Mont Blanc (môN bläN) [key], Alpine massif, on the French-Italian border, SE of Geneva. One of its several peaks, also called Mont Blanc (15,771 ft/4,807 m), is the highest peak in France and the second highest in Europe. The southeastern (Italian) face is a massive wall; on the northwestern slopes are numerous glaciers, the largest of which (the Mer de Glace) flows into the valley of Chamonix, a famous French resort region and starting point for mountain climbers. There are many hotels and hostels along the base of Mont Blanc. The first successful ascent of Mont Blanc was made in 1786. In 1965 a highway tunnel (7.5 mi/12.1 km long) under Mont Blanc, linking Chamonix with Courmayeur, Italy, was opened to traffic. It provides a short, year-round route between Paris and Rome, as well as a link between the Geneva region and Italy. It was closed as a result of a fire from 1999 to 2002. The tunnel is one of the longest vehicular tunnels in the world.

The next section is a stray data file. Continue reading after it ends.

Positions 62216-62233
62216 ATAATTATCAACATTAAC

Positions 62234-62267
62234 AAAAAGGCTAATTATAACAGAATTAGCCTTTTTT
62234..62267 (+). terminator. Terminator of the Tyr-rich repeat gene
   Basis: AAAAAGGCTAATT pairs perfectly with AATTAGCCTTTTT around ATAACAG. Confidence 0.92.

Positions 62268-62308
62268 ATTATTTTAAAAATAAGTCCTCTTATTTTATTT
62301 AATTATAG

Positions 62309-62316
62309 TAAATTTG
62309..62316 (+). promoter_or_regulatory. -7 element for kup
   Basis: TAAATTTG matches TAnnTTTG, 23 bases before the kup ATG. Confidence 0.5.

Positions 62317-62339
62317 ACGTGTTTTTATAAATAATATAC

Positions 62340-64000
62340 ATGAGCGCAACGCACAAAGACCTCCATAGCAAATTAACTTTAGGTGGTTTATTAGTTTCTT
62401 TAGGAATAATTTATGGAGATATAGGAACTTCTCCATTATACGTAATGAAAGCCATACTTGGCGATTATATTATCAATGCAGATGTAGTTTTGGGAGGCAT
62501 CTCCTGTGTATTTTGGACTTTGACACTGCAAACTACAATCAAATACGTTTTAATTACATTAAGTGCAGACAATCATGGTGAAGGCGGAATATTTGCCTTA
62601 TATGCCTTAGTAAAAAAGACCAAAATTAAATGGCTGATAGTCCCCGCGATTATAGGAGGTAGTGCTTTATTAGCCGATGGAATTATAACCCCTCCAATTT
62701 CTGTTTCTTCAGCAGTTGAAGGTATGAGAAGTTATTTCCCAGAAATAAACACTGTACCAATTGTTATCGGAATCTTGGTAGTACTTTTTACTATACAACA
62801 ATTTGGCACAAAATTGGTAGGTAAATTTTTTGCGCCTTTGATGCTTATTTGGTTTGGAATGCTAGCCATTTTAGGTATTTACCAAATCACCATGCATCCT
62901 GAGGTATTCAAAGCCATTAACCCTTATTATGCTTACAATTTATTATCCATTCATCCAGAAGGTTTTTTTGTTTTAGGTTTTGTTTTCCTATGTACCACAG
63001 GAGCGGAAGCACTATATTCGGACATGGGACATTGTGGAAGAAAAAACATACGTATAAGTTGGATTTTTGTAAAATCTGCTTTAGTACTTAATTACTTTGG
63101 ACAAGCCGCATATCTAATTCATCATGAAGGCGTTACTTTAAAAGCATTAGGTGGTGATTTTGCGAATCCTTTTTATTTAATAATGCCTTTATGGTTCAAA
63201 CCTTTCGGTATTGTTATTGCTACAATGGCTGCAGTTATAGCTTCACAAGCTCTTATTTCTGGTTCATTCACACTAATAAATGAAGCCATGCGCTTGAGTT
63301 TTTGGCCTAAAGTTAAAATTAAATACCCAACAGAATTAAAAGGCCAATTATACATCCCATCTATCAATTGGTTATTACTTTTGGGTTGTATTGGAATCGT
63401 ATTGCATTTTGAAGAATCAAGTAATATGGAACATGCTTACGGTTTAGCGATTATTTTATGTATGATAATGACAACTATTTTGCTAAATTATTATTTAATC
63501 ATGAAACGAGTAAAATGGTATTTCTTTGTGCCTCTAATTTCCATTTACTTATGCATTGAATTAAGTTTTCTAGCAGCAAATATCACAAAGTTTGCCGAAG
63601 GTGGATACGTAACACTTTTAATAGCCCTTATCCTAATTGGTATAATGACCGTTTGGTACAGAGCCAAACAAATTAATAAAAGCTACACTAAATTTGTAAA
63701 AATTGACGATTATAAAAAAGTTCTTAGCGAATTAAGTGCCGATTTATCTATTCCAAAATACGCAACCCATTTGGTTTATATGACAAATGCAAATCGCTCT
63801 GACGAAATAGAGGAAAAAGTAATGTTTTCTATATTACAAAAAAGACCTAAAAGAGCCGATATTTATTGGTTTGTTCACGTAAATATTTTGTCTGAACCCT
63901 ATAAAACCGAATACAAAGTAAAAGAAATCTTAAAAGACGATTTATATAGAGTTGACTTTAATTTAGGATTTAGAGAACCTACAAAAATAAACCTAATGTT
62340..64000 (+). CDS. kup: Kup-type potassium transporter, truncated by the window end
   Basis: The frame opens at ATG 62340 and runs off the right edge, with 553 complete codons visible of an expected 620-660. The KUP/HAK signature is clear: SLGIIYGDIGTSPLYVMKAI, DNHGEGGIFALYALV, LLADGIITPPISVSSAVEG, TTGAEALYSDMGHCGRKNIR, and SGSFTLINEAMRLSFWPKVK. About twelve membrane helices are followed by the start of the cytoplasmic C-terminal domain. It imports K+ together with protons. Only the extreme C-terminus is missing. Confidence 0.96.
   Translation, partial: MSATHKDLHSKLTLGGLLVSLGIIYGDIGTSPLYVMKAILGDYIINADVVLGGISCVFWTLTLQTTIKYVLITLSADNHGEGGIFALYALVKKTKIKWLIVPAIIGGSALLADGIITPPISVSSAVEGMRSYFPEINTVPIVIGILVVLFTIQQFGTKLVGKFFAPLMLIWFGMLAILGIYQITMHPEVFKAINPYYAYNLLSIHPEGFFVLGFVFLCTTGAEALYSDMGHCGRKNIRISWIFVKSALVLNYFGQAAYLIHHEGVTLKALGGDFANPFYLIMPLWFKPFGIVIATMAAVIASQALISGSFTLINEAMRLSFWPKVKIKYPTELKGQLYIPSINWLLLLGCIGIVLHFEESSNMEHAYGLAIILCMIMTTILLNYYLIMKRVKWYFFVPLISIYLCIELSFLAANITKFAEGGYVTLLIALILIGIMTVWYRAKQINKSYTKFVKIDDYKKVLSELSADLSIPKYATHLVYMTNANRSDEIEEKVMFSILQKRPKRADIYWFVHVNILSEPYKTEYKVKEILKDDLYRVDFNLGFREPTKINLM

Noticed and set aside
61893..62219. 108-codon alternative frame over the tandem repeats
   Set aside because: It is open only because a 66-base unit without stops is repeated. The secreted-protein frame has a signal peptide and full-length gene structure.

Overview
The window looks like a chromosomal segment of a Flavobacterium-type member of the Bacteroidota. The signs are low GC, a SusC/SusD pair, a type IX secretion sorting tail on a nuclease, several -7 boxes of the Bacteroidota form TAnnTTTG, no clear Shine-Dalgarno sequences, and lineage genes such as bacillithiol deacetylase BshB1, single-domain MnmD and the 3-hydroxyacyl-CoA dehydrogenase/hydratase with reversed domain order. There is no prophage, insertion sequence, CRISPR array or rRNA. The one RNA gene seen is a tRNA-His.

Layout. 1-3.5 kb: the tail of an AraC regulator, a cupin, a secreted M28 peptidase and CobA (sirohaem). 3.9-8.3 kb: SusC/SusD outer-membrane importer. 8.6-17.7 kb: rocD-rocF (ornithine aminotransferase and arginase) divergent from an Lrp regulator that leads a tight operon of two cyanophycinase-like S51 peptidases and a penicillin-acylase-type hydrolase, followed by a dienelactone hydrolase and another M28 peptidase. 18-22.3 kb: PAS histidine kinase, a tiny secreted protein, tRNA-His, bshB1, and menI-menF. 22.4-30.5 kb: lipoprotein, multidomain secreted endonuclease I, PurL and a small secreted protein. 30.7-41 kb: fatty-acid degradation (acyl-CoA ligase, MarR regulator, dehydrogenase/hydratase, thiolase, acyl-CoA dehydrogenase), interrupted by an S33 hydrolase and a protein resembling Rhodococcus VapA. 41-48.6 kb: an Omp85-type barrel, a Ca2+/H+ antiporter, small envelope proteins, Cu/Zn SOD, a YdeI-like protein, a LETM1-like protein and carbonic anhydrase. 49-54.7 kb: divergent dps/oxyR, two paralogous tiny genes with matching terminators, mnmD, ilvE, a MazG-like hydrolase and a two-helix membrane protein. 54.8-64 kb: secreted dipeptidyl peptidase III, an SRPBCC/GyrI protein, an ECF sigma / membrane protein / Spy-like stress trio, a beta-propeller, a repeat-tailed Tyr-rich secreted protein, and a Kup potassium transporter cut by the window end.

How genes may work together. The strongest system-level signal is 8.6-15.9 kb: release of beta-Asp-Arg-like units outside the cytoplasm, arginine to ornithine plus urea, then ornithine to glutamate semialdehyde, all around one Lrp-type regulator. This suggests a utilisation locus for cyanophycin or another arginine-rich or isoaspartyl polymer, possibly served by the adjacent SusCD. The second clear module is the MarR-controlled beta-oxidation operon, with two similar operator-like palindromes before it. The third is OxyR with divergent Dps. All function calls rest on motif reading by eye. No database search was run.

The Columbia Electronic Encyclopedia, 6th ed. Copyright © 2012, Columbia University Press. All rights reserved.
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